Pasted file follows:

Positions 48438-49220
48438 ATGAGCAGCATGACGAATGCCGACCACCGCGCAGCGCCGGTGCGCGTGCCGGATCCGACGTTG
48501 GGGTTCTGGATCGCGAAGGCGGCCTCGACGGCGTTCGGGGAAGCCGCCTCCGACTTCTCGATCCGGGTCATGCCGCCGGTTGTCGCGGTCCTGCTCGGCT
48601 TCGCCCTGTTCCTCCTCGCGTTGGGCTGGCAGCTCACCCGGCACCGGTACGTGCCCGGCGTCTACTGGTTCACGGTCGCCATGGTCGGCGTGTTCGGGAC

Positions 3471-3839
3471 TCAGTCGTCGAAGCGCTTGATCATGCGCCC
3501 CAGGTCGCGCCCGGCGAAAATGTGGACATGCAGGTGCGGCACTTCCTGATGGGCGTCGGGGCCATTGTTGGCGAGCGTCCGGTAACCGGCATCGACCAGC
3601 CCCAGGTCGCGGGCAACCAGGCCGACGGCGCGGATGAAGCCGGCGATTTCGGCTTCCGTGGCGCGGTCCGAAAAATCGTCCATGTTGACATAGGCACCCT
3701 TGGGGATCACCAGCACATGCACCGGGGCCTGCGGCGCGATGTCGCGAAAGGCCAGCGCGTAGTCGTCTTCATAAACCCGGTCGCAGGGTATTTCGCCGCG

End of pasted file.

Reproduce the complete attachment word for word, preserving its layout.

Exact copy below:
Positions 48438-49220
48438 ATGAGCAGCATGACGAATGCCGACCACCGCGCAGCGCCGGTGCGCGTGCCGGATCCGACGTTG
48501 GGGTTCTGGATCGCGAAGGCGGCCTCGACGGCGTTCGGGGAAGCCGCCTCCGACTTCTCGATCCGGGTCATGCCGCCGGTTGTCGCGGTCCTGCTCGGCT
48601 TCGCCCTGTTCCTCCTCGCGTTGGGCTGGCAGCTCACCCGGCACCGGTACGTGCCCGGCGTCTACTGGTTCACGGTCGCCATGGTCGGCGTGTTCGGGAC

Positions 3471-3839
3471 TCAGTCGTCGAAGCGCTTGATCATGCGCCC
3501 CAGGTCGCGCCCGGCGAAAATGTGGACATGCAGGTGCGGCACTTCCTGATGGGCGTCGGGGCCATTGTTGGCGAGCGTCCGGTAACCGGCATCGACCAGC
3601 CCCAGGTCGCGGGCAACCAGGCCGACGGCGCGGATGAAGCCGGCGATTTCGGCTTCCGTGGCGCGGTCCGAAAAATCGTCCATGTTGACATAGGCACCCT
3701 TGGGGATCACCAGCACATGCACCGGGGCCTGCGGCGCGATGTCGCGAAAGGCCAGCGCGTAGTCGTCTTCATAAACCCGGTCGCAGGGTATTTCGCCGCG